1 Page 20 of The Christ Myth, from a note added in the third edition.

negative school

Yet Jesus is better attested than most ancients

Age of the earliest Christian literature

If Jesus never lived, neither did Solon,


only the canonical Gospels, he tells us,’ were still current in the first half of the second century, but several never accepted by the Church—e.g., spurious gospels ascribed to Matthew, Thomas, Bartholomew, Peter, the Twelve Apostles. These have not reached us, though we have recovered a large fragment of the so-called Peter Gospel, and find that it at least pre-supposes canonical Mark. The phrase, Still current in the first half of the second century,” indicates that, in Dr. Drews’s opinion, these derivative gospels were at least as old as year 100; in that case our canonical Gospels would fall well within the first. I will not press this point; but, anyhow, we note the admission that within about seventy years of the supposed date of Jesus’s death Christians were reading that mass of written tradition about him which we call the Gospels of Matthew, Mark, Luke, and John. They were also reading a mass of less accredited biographies—less trustworthy, no doubt, but, nevertheless, the work of authors who enter- tained no doubt that Jesus had really lived, and who wished to embellish his story.

If, then, armed with such early records, we are yet so exacting of evidence as to deny that Jesus, their central figure, ever lived, what shall we say of other ancient worthies—of Solon, for example, the ancient Athenian legislator ? For his life our chief sources, as Grote remarks (History of Greece, Pt. Il, ch. 11), are Plutarch and Diogenes, writers who lived seven and eight hundred years after him. Moreover, the

stories of Plutarch about him are, as Grote says,

‘contradictory as well as apocryphal.” It is true

1 Op. cit. p. 214.


that Herodotus repeats to us the story of Solon’s travels, and of the conversations he held with Croesus, King of Lydia; but these conversations are obviously mere romance. Herodotus, too, lived not seventy, but nearly one hundred and fifty years later than Solon, so that contemporary evidence of him we have none. Plutarch preserves, no doubt, various laws and metrical aphorisms which were in his day attributed to Solon, just as the Christians attributed an extensive body of teaching to Jesus. If we deny all authenticity to Jesus’s teaching, what of Solon’s traditional lore? Obviously Jesus has a far larger chance to have really existed than Solon.

And the same is true of Epimenides of Crete, who was said to be the son of the nymph Balte; to have been mysteriously fed by the nymphs, since he was never seen to eat, and so forth. He was known as the Purifier, and in that rdle healed the Athenians of plagues physical and spiritual. A poet and prophet he lived, according to some, for one hundred and fifty-four years; according to his own countrymen, for three hundred. If he lived to the latter age, then Plato, who is the first to mention him in his Laws, was his contemporary, not otherwise.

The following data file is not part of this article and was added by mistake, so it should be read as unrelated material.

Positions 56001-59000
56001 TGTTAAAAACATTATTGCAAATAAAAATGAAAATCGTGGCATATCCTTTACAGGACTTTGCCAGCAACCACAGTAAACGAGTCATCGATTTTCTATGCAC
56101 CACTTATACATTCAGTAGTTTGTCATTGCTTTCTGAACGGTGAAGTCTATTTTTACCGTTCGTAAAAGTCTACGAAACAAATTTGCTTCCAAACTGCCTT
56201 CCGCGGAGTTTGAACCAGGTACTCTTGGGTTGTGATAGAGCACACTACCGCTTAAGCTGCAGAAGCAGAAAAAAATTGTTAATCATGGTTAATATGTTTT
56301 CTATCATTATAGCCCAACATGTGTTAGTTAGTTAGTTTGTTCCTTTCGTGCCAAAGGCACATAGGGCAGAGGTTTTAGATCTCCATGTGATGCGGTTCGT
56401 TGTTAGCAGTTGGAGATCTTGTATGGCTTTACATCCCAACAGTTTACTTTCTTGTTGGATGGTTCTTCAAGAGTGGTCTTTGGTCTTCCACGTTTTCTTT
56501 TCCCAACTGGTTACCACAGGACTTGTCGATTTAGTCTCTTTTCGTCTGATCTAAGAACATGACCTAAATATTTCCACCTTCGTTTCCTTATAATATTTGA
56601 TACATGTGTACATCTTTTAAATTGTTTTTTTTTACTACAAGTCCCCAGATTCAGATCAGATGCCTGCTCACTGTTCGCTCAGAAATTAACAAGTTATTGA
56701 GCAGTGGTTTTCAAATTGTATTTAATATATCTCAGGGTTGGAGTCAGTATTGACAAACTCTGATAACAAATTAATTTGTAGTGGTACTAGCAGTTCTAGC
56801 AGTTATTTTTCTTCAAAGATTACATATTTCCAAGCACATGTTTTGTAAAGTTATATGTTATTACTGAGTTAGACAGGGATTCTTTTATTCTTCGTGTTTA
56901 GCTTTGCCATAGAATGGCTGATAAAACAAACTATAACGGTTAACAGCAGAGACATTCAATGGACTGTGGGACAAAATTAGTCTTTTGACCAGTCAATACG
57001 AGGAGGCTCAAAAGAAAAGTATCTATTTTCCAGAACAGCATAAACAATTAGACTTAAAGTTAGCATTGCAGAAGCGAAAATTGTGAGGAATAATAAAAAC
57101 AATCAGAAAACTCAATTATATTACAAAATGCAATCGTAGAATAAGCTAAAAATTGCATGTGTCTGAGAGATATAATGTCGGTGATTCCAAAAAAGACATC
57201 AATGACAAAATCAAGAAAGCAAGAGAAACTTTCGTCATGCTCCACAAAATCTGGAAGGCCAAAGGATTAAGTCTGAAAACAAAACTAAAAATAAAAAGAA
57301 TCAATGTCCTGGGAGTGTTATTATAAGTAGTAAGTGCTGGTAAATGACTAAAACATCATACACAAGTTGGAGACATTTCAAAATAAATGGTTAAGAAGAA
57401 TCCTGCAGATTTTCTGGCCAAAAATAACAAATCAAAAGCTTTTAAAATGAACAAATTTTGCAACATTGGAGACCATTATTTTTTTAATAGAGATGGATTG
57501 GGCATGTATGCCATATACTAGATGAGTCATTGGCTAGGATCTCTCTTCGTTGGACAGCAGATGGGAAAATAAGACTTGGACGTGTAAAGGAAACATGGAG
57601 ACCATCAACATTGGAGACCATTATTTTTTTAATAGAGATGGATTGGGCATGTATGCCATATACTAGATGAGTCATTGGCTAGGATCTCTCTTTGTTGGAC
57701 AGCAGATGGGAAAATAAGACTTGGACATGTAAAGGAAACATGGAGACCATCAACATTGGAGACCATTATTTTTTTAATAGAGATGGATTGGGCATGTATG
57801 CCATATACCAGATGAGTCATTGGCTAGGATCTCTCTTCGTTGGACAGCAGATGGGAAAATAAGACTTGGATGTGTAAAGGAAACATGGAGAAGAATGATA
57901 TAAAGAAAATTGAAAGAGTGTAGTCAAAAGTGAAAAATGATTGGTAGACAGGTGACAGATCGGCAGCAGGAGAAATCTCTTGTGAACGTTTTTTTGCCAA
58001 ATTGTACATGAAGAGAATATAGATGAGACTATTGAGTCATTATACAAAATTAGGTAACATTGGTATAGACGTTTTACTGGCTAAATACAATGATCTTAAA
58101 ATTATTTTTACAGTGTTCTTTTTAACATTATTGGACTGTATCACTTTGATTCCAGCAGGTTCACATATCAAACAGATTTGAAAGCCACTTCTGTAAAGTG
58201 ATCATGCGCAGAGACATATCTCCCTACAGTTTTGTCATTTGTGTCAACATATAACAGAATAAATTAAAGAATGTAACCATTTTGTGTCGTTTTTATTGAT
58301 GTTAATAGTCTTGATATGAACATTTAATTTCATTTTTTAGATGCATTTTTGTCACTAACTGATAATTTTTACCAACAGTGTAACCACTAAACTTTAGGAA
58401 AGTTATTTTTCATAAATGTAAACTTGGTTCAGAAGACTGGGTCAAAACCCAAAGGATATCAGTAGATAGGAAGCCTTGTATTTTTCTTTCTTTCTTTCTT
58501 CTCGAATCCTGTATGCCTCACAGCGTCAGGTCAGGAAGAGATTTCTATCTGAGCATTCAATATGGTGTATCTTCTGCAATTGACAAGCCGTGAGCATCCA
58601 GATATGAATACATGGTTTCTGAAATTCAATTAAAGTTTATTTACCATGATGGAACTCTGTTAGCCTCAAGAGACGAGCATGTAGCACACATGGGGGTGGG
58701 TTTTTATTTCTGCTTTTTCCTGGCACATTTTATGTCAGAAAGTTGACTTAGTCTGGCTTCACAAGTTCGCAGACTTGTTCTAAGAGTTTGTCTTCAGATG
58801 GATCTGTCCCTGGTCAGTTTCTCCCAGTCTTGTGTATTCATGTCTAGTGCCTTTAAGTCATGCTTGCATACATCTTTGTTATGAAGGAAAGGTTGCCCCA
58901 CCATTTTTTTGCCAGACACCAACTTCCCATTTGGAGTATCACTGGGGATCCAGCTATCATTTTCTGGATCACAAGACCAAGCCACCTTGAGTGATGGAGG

Pythagoras, again, can obviously never have lived at all, if we adopt the purist canons of Drews. For he was reputed, as Grote (Pt. I, ch. 37) reminds us, to have been inspired by the gods to reveal to men a new way of life, and found an order or brotherhood. He is barely mentioned by any writer before Plato, who flourished one hundred and fifty years later than he. In the matter of miracles, prophecy, pre-exist- ence, mystic observances, and asceticism, Pythagoras equalled, if he did not excel, Jesus.

or Epi- menides,

or Pythag- oras,

or Apol- lonius of Tyana

Miracles do not wholly in- validate a

document -


Apollonius of Tyana is another example. We have practically no record of him till one hundred and twenty years after his death, when the Sophist Philostratus tock in hand to write his life, by his own account, with the aid of memorials left by Damis, a disciple of the sage. Apollonius, like Jesus and Pythagoras, was an incarnation of an earlier being ; he, too, worked miracles, and appeared after death to an incredulous follower, and ascended into heaven bodily. The stories of his miracles of healing, of his expulsions of demons, and raising of the dead, read exactly like chapters out of the Gospels. He, like Jesus and Pythagoras, had a god Proteus for his father, and was born of avirgin. His birth was marked in the heavens by meteoric portents. His history bristles with tales closely akin to those which were soon told of Jesus; yet all sound scholars are agreed that his biographer did not imitate the Gospels, but wrote independently of them. If, then, Jesus never lived, much less can Apollonius have done so. Except for a passing reference in Lucian, Philostratus is our earliest authority for his reality; the life written of him by Moeragenes is lost, and we do not know when it was written. On the whole, the historicity of Jesus is much better attested and documented than that of Apollonius, whose story is equally full of miracles with Christ’s.